The Sum of Its Parts

We're just two weeks away from the start of open enrollment for the new state health care exchanges established as part of the Affordable Care Act, and it's safe to say that Republicans will not be able to repeal the law between now and then. It's equally safe to say that they won't be able to repeal it by January 1, which is when the people who sign up for insurance through those exchanges start on their new plans. That's also the date when a whole bunch of other components of the law take effect. When that day comes, will Republicans have to abandon all hope of ever repealing it?

The ones who don't understand the law (and let's be honest, that's probably most of them) might answer yes. Once it goes into effect and begins destroying lives, sapping us of our precious bodily fluids, and generally turning America into a socialist hellhole where all hope has died and the flickering flame of freedom has been snuffed out, people will quickly realize what a disaster it is and support repeal. The problem is that come January, the ACA will be transformed. It will no longer be a big, abstract entity that would be possible to undo. Instead, it will be what it truly was all along: a large number of specific reforms and regulations that in practical terms are entirely separate from one another. What this means is that once it takes effect, "Obamacare" for all intents and purposes will cease to exist.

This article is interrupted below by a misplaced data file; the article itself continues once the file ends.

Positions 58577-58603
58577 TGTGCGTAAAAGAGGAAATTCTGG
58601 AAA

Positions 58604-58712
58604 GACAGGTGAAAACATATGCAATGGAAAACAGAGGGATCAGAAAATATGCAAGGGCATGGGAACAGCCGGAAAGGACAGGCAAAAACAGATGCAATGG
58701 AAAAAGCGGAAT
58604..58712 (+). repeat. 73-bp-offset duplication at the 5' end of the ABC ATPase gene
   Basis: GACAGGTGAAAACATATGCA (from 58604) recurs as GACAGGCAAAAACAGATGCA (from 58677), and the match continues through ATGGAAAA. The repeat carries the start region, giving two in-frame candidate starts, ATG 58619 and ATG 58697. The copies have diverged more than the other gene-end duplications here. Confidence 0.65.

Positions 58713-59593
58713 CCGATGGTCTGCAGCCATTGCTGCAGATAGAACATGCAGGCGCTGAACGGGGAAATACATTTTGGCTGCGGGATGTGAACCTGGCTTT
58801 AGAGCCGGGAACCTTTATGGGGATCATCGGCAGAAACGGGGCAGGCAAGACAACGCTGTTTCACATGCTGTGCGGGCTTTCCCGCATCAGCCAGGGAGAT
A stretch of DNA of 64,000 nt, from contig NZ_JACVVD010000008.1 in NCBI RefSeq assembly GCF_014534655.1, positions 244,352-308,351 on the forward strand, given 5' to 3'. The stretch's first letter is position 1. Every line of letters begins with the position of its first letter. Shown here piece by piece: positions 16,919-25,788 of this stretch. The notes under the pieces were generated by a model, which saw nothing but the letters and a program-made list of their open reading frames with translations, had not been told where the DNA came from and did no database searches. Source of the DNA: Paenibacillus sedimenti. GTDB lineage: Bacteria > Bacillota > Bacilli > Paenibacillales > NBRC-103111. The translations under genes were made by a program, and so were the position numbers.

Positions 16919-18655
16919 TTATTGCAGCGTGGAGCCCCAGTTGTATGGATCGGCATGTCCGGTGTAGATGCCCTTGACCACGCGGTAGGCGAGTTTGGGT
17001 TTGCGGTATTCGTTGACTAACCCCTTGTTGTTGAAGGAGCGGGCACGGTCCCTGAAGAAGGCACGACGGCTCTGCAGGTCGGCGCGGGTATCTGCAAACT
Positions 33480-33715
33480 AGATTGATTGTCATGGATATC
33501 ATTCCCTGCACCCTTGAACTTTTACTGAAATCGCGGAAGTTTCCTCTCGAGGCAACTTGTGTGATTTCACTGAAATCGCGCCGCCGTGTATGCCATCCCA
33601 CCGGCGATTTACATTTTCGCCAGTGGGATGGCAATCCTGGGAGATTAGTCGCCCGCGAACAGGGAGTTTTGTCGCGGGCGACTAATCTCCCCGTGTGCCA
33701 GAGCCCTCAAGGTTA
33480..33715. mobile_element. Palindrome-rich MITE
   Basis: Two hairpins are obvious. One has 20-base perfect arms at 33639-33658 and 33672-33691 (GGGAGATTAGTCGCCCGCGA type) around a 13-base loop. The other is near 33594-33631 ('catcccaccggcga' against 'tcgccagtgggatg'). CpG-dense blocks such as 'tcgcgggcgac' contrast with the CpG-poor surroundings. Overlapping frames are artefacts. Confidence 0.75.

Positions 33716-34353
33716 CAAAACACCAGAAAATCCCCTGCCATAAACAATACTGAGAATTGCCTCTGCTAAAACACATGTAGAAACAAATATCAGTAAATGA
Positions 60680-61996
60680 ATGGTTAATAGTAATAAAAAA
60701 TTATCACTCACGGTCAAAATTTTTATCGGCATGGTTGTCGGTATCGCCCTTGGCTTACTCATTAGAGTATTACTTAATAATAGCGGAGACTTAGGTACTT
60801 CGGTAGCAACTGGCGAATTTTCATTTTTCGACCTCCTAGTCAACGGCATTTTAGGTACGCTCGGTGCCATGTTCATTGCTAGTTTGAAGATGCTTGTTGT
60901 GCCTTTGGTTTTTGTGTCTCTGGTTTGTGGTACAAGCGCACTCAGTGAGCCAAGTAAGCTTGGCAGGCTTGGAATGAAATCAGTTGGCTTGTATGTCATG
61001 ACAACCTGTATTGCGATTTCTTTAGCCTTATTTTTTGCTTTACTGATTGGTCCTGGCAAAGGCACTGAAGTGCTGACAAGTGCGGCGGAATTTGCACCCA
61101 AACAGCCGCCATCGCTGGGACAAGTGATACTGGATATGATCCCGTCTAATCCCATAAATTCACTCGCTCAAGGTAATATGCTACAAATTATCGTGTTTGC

There's a reason that when the cretins at FreedomWorks wanted to encourage people to burn their Obamacare cards, the first thing they had to do was print up fictional Obamacare cards so people could burn them. Unlike an insurance program like Medicare or Medicaid, Obamacare is a diffuse series of regulations affecting both existing government programs like those but also private insurance. No one will ever say, "Don't take my Obamacare away," because they won't have a thing called Obamacare, even if they're benefiting from it. That's a political problem for Democrats, but it's also a practical problem for would-be repealers. Because once it goes into effect, repealing it would be enormously complex. For instance, one of the main components of Obamacare is an expansion of Medicaid. If you repealed it six months from now, would people who are newly enrolled in Medicaid get kicked off? And what if you got private insurance through an exchange? Would you have your policy cancelled? The law eliminated annual and lifetime caps on coverage—would those return, or still be restricted in some way? For low- and middle-income people who got subsidies to buy insurance, would they have to give the money back, or would they keep it for that year? What about the small businesses getting subsidies to give insurance to their employees?

So repealing Obamacare after implementation wouldn't just be politically difficult. Undoing it would require writing a whole bunch of complex new rules to unwind the regulations. And the last thing Republicans want to do is spend a bunch of time figuring out the details of health reform, or in this case, health un-reform.

Once it's fully operating, Obamacare becomes nothing more than the sum of its parts. Sure, you could pick out one of the less popular pieces and repeal it, but then you wouldn't be "repealing Obamacare." That isn't to say Republicans won't continue to rail at it, and hold some more silly repeal votes in the House (because sure, they've voted to repeal it 40 times, but has America gotten the message?). But as a practical goal, repeal will be even more impractical than it is now. And then what are they going to do?

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